Does anesthetic technique influence cancer?

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Journal of Clinical Anesthesia (2012) 24, 1–2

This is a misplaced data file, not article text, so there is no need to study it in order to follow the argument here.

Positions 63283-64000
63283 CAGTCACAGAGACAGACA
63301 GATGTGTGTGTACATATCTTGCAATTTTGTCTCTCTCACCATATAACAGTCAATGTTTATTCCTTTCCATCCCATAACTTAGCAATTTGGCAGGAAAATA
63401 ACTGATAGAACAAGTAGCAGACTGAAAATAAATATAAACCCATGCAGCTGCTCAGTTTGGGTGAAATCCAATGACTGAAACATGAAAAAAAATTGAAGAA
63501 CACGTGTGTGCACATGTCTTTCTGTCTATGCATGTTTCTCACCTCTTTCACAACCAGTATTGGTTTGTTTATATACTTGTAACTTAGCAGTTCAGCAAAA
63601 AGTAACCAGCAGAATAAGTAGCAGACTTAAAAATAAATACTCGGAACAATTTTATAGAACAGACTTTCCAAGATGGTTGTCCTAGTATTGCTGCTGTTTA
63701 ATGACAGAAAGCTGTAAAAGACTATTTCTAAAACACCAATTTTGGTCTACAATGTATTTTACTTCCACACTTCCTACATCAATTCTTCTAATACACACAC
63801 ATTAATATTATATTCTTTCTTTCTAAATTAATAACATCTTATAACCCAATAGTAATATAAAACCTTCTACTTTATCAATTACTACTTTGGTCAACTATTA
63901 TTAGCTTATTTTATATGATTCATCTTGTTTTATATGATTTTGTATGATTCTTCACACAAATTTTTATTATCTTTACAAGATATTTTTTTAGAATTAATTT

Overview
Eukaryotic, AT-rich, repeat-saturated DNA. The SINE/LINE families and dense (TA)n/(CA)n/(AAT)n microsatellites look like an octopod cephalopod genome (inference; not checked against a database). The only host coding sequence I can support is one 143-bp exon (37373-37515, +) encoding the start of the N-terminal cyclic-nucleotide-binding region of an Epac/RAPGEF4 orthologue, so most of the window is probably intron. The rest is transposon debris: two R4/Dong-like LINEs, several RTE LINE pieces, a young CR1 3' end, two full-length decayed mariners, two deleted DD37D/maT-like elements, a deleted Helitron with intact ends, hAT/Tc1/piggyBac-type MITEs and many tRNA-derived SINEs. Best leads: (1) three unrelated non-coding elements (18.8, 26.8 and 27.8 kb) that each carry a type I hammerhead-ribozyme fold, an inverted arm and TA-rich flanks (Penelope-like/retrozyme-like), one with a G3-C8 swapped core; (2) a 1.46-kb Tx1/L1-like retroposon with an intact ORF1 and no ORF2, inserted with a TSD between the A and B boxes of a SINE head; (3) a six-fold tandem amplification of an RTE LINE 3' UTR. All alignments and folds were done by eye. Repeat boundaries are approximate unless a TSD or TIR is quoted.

Does anesthetic technique influence cancer? The spread of cancer involves a plethora of factors, all of which may be influenced by anesthesia. In most cases, significant exposure to anesthesia is of brief duration. However, the timing of anesthesia for oncologic surgery coincides with the stirring of the hornet's nest. It is thus intriguing to wonder if anesthesia technique has an impact on disease recurrence. Definitive clinical trials of this question will be technically formidable, but in this issue of the Journal of Clinical Anesthesia Drs. Conrick-Martin, Kell, and Buggy offer an interesting meta-analysis of a carefully chosen aspect of the overall question [1]. They ask whether lymphocytes active against neoplastic cells are more detectable in cases in which epidural or intrathecal anesthesia/analgesia was performed in order to spare opioids. Comparing patients with and without opioid-sparing regional anesthesia/analgesia, difference was sought in the function of natural killer cells. First described in 1975, these cells are called “natural” because they are naturally abundant without the need for prior sensitization with a stimulating antigen [2]. That is, they are part of the innate (rather than the acquired) immune system. They are dubbed “killers” for their ability to selectively lyse neoplastic cells. The meta-analysis dealt with five studies and failed to demonstrate an obvious preservation of natural killer (NK) activity by a technique that includes regional anesthesia. In only two studies was general anesthesia actually obviated by regional anesthesia. The negative result notwithstanding, there is more work to be done. There is a big gap between acute NK activity assessments and long-term oncology observations. Indeed, NK cytotoxicity and NK cell count change significantly in humans undergoing, for instance, low-intensity exercise [3]. The changes in that example are not of the same proportion, respectively increasing by 600% and 100%. Despite the negative result of the meta-analysis of perioperative killer cell parameters, Dr. Buggy, Dr. Sessler and other colleagues have clinical evidence that regional adjuncts to anesthesia have a benefit against recurrent breast and prostate disease [4,5]. Large studies are underway [6]. In addition to the present meta-analysis, there are clinical observations which do not support a marked effect of anesthesia technique on NK cell activity or cancer recurrence 0952-8180/$ – see front matter © 2012 Elsevier Inc. All rights reserved. doi:10.1016/j.jclinane.2011.10.001